The intrinsic value of a bond should equal to the
The
present value model computes a specific
value for the bond using a single interest rate
discount factor (RRR), and the
yield model
computes the promised rate of return based on
Portfolio Management
Bond Valuation
Present Value Model
Pm = the current market price of the bondN= the number of years to matrurityCi = the annual coupon payment for bond I
i= the prevailing YTM for this bond issuePp = the par value of the bond
Portfolio Management
Bond Valuation
Example: 8 percent coupon bond that matures in 20
years with a par value of Tk 1000.
The calculation implies that an investor who holds
this bond to maturity will receive Tk 40 every six
months for 20 years (40 periods) and Tk 1000 at the
maturity of the bond in 20 years.
If we assume a prevailing YTM for this bond of 10
percent (MRRR), the value for the bond using the
above equation would be:
= Tk 40 * 17.1591 +1000 * .1420= Tk 686.36 +142.00 = Tk. 828.36
Portfolio Management
Bond Valuation
YTM is defined as the promised
compounded rate of return an investor will
receive from a bond purchased at the
current market price and held to maturity.
Similar to IRR in FM, the YTM is the
interest rate that equates the PV of the
expected cash flows to be received on the
bond to its market price.
Portfolio Management
Bond Valuation
An 8% bond with 20 years remaining to
maturity and a current price of Tk 900 has
an approximation yield of 8.95 percent:
App. YTM = [80 + (100/20)] / [(1000+900)/2] = 8.95%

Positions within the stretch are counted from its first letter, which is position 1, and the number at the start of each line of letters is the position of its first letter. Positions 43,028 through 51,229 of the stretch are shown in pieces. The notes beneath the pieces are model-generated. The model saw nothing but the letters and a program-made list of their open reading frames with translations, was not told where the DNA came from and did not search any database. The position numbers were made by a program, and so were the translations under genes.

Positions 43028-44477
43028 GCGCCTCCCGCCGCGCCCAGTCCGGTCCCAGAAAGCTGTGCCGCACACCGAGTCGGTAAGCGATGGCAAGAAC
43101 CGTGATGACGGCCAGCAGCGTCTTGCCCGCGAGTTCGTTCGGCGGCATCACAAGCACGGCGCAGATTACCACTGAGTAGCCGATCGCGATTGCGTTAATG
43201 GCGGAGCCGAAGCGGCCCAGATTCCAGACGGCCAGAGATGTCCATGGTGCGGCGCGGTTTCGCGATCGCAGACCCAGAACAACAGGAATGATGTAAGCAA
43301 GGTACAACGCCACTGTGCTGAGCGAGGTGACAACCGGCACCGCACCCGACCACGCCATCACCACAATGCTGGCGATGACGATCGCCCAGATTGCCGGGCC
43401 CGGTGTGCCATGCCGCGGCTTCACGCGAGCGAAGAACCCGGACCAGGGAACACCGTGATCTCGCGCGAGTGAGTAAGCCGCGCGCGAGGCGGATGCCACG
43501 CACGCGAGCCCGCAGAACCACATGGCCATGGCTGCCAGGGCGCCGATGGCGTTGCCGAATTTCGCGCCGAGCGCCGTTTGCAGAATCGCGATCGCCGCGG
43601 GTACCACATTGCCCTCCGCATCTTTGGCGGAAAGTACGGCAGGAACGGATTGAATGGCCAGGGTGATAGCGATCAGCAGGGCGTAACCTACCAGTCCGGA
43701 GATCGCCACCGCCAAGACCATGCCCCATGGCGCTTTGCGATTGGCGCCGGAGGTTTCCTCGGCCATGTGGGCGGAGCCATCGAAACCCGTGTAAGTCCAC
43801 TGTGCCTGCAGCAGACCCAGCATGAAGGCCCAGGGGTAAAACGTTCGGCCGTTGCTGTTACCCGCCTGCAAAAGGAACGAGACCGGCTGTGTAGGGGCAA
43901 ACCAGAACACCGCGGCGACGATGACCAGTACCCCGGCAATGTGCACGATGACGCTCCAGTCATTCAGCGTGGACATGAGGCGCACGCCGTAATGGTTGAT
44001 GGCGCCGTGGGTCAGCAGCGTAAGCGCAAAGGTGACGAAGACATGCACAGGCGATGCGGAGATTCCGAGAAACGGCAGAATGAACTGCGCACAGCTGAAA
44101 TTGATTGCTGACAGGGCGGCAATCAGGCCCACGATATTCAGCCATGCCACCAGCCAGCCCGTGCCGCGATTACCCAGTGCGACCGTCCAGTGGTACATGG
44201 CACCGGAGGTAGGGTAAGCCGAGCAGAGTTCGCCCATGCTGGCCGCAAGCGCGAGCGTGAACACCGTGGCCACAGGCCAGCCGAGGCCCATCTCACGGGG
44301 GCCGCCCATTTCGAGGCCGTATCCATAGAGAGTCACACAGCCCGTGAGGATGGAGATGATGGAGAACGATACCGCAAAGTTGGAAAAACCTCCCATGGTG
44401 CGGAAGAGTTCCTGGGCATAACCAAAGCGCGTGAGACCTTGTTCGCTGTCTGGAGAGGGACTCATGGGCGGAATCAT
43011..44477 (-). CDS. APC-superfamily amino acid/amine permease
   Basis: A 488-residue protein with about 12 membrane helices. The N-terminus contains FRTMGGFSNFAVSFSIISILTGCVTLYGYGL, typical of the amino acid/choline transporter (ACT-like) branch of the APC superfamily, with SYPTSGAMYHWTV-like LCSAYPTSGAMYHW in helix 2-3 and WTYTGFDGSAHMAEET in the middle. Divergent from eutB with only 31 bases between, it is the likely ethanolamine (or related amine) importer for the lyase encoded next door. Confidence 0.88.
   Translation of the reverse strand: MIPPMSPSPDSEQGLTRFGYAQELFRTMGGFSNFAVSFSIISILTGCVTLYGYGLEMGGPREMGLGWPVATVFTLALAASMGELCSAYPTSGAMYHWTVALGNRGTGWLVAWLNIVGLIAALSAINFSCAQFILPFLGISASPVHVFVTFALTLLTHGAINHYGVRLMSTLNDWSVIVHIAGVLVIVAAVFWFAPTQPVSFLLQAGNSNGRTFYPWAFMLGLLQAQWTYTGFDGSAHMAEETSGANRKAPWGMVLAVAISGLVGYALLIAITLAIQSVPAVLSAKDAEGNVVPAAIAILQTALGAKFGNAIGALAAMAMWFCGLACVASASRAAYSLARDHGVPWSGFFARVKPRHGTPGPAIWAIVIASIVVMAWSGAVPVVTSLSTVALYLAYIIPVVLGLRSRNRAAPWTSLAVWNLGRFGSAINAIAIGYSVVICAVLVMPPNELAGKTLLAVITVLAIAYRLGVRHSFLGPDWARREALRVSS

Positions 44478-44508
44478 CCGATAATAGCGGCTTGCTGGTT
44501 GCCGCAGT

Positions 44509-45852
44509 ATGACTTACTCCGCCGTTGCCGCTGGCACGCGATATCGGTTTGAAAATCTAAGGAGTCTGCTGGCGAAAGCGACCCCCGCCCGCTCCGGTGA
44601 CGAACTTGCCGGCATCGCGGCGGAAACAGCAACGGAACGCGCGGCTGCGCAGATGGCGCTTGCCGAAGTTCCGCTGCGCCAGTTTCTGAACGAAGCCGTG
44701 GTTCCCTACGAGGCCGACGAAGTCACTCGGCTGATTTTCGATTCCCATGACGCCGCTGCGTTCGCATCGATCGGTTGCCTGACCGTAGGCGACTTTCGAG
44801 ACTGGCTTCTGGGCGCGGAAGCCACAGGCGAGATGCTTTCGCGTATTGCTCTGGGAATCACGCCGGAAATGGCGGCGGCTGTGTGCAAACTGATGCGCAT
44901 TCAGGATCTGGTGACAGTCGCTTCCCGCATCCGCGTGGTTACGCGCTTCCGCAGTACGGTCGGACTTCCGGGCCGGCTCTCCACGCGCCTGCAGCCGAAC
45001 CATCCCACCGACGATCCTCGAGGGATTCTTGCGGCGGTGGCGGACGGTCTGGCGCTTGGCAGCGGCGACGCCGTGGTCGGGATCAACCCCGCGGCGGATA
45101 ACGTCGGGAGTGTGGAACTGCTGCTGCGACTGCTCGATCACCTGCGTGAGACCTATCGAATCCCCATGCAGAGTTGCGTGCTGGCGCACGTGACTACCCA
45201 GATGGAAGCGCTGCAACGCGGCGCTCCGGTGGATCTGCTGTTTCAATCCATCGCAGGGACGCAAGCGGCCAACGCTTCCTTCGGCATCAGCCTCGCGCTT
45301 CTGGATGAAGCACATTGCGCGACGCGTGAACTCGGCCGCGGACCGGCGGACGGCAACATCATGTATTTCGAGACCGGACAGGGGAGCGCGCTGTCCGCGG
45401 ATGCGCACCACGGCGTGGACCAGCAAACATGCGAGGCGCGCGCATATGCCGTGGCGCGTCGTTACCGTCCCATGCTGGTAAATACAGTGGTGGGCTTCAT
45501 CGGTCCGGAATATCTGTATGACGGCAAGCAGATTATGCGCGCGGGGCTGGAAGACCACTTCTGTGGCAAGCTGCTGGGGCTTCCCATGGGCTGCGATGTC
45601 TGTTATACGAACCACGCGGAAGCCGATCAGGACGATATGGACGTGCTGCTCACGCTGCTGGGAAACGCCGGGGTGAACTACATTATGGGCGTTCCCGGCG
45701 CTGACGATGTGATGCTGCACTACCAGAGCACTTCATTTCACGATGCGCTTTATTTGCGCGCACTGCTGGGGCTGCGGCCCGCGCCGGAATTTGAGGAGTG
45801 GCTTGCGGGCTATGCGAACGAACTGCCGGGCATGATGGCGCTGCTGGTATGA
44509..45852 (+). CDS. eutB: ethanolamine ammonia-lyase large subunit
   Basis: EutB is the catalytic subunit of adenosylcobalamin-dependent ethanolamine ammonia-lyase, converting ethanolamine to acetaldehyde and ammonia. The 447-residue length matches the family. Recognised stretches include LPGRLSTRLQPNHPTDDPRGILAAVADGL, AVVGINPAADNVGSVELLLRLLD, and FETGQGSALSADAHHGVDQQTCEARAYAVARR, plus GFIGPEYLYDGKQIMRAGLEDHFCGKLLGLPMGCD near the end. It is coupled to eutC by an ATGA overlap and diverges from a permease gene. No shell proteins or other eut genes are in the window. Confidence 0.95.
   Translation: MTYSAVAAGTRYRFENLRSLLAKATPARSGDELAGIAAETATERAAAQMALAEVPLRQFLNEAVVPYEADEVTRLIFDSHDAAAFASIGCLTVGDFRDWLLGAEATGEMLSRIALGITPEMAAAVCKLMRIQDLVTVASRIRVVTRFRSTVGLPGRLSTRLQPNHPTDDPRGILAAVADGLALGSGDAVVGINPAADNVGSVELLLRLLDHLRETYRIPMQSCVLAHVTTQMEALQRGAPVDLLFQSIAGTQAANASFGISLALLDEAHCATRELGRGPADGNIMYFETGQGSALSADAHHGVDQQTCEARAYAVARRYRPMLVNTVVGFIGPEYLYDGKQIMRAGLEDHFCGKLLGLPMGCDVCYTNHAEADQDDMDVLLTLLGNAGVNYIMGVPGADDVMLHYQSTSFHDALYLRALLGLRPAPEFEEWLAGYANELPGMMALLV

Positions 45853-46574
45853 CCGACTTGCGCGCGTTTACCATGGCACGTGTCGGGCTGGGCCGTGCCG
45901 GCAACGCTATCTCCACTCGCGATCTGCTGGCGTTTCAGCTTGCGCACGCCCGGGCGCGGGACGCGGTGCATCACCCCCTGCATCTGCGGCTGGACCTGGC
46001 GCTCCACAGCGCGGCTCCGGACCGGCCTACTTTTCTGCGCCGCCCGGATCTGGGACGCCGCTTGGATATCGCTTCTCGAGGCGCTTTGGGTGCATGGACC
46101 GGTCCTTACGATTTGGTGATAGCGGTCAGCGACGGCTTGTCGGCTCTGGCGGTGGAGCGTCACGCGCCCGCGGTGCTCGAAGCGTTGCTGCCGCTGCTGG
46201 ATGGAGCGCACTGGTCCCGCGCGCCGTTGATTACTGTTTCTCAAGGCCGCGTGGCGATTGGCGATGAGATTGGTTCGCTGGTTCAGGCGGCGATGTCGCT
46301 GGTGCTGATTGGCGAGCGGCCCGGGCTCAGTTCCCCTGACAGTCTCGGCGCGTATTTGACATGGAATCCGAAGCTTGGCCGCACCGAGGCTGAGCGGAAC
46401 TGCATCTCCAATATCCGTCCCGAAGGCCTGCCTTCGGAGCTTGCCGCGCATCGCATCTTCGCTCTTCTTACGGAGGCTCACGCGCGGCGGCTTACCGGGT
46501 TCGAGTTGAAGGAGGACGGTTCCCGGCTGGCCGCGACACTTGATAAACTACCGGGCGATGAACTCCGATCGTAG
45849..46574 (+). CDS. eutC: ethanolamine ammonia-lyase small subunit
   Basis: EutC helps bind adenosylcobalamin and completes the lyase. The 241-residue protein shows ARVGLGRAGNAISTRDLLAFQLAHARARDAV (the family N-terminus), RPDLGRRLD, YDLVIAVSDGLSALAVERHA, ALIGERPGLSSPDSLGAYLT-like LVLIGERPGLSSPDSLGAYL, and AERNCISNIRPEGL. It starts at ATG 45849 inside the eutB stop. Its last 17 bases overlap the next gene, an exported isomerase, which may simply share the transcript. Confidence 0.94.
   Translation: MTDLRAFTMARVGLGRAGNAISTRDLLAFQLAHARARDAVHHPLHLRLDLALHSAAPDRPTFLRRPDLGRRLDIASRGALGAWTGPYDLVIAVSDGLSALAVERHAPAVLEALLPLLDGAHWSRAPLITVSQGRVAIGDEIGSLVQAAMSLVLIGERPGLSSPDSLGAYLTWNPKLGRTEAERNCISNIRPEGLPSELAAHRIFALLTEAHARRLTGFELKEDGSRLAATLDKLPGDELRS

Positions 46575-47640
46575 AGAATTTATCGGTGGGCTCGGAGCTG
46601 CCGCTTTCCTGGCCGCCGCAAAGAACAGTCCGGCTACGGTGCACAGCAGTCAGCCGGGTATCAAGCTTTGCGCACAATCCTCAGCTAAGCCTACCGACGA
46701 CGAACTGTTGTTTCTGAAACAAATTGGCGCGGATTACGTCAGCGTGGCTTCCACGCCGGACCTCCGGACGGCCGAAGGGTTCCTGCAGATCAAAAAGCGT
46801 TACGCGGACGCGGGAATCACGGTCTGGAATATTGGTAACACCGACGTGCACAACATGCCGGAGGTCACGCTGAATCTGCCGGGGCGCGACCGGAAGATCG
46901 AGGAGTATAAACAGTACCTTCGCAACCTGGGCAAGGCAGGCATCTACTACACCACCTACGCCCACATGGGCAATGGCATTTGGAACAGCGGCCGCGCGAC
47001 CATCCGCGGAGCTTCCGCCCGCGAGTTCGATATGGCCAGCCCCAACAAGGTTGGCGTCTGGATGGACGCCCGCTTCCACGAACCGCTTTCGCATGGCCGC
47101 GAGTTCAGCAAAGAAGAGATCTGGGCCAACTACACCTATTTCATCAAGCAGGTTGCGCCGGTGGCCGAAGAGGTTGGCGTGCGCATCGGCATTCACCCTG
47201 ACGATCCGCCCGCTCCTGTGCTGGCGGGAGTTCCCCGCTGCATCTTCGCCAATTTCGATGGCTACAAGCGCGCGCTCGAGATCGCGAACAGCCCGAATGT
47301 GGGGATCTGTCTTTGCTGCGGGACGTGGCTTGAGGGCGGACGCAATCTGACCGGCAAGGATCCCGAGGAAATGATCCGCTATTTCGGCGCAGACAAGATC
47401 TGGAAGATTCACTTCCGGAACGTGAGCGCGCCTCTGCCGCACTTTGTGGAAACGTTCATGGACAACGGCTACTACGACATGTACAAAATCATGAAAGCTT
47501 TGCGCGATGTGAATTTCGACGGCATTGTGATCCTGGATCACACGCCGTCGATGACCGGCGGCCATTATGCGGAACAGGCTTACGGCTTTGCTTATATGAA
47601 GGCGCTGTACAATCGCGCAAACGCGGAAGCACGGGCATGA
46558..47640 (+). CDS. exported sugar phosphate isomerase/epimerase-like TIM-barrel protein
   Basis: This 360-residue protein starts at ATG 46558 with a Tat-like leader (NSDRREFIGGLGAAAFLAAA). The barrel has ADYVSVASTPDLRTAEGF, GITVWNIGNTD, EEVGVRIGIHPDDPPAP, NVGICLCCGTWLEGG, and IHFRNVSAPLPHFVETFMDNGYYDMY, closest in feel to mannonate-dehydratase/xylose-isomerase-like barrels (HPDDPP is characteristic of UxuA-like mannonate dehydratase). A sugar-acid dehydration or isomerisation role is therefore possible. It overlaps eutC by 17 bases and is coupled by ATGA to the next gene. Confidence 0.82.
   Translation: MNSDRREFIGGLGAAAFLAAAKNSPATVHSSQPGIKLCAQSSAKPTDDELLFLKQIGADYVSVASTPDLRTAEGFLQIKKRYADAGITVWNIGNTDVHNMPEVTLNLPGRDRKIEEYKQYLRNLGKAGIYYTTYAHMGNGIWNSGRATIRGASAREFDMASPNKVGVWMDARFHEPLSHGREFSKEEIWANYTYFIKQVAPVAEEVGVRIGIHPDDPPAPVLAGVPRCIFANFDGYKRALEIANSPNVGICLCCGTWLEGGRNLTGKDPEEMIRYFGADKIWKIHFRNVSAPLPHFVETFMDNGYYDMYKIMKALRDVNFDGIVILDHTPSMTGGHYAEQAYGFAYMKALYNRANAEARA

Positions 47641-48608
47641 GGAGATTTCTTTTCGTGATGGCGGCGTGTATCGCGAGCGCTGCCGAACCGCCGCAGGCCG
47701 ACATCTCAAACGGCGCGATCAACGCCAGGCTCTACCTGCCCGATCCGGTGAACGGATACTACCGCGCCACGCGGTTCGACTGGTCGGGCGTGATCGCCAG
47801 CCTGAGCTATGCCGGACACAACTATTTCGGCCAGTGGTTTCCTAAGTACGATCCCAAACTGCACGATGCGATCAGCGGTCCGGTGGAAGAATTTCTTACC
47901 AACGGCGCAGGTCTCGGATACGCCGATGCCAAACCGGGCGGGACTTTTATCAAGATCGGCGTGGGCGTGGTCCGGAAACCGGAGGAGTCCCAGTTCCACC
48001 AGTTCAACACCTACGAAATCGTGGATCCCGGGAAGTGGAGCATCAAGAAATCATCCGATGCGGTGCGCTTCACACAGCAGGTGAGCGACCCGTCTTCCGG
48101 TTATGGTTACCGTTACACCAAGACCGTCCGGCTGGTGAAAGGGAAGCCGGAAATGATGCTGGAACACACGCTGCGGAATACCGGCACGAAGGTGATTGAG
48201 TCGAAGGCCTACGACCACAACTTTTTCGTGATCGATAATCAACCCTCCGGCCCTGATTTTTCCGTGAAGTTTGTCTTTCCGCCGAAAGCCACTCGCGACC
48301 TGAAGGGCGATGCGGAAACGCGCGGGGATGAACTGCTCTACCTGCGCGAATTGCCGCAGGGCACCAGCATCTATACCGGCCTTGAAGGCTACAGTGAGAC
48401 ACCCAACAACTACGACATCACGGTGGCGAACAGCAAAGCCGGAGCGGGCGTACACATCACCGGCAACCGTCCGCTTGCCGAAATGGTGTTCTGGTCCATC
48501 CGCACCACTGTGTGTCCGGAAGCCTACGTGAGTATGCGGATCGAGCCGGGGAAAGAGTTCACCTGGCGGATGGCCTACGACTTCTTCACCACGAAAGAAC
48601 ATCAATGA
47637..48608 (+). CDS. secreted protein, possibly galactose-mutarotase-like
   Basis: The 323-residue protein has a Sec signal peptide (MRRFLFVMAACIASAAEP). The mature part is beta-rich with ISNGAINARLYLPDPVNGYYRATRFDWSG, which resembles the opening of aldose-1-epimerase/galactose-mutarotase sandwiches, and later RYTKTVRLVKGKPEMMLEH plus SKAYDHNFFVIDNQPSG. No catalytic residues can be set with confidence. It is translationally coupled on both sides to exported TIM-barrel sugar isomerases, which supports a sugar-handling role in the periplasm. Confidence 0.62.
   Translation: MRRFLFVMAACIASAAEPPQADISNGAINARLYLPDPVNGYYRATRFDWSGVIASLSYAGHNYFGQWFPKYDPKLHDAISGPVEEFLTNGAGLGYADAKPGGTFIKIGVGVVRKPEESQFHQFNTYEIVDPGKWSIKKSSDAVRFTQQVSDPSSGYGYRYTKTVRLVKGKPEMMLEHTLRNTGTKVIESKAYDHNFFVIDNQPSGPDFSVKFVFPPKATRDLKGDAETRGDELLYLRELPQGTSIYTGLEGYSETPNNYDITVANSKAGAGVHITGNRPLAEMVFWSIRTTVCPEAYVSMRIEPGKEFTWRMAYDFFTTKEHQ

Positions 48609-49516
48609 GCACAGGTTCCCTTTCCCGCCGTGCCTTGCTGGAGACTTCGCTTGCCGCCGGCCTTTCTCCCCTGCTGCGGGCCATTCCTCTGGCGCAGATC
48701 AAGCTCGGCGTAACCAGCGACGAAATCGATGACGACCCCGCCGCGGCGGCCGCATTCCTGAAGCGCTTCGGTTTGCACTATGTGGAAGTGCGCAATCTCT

Portfolio Management
Bond Valuation using Spot Rates
The assumption that all cash flows are
reinvested at computed YTM often is very
unrealistic because it requires flat, constant
yield curve. The yield curve typically is
upward sloping for several reasons.
Thus investor at any point in time require a
different rate of return for flows at different
times. Spot rates are the rates used to
discount a flow at a point in time.
it = the spot rate for Treasury securities at time t.
Portfolio Management
Bond Valuation using Spot Rates
The rates on a series of zero coupon
government bonds created by stripping
coupon government bonds are used as spot
The key to bond yield and prices is interest
rates. Three aspects of interest rates are the
level of interest rates over time,
term structure of interest rates, and
yield spreads.
Portfolio Management
What determines interest rates?
The level of market interest rates for short term,
risk free securities is a function of the real rate of
interest and inflationary expectation. Inflationary
expectations are the primary variable in
understanding changes in market rates for short-
term, default-free securities.
Other interest rates vary from the short-term
riskless rate as a result of maturity differentials
and risk premiums.
The term-structure of interest rates denotes the
relationship between market yields and time to
maturity. A yield curve graphically depicts this
relationship, with upward-sloping curves being the
Portfolio Management
Creating Theoretical Spot-Rate Curve
The process of creating a theoretical spot-
rate curve from coupon securities is called
bootstapping wherein it is assumed that
the value of the treasury coupon security
should be equal to the value of package of
zero coupon securities that duplicates the
coupon bond’s cash flow.
Bond price volatility depends on coupon
and maturity. Bonds with longer maturities
and/or lower coupons respond most
vigorously to a given change in market
Portfolio Management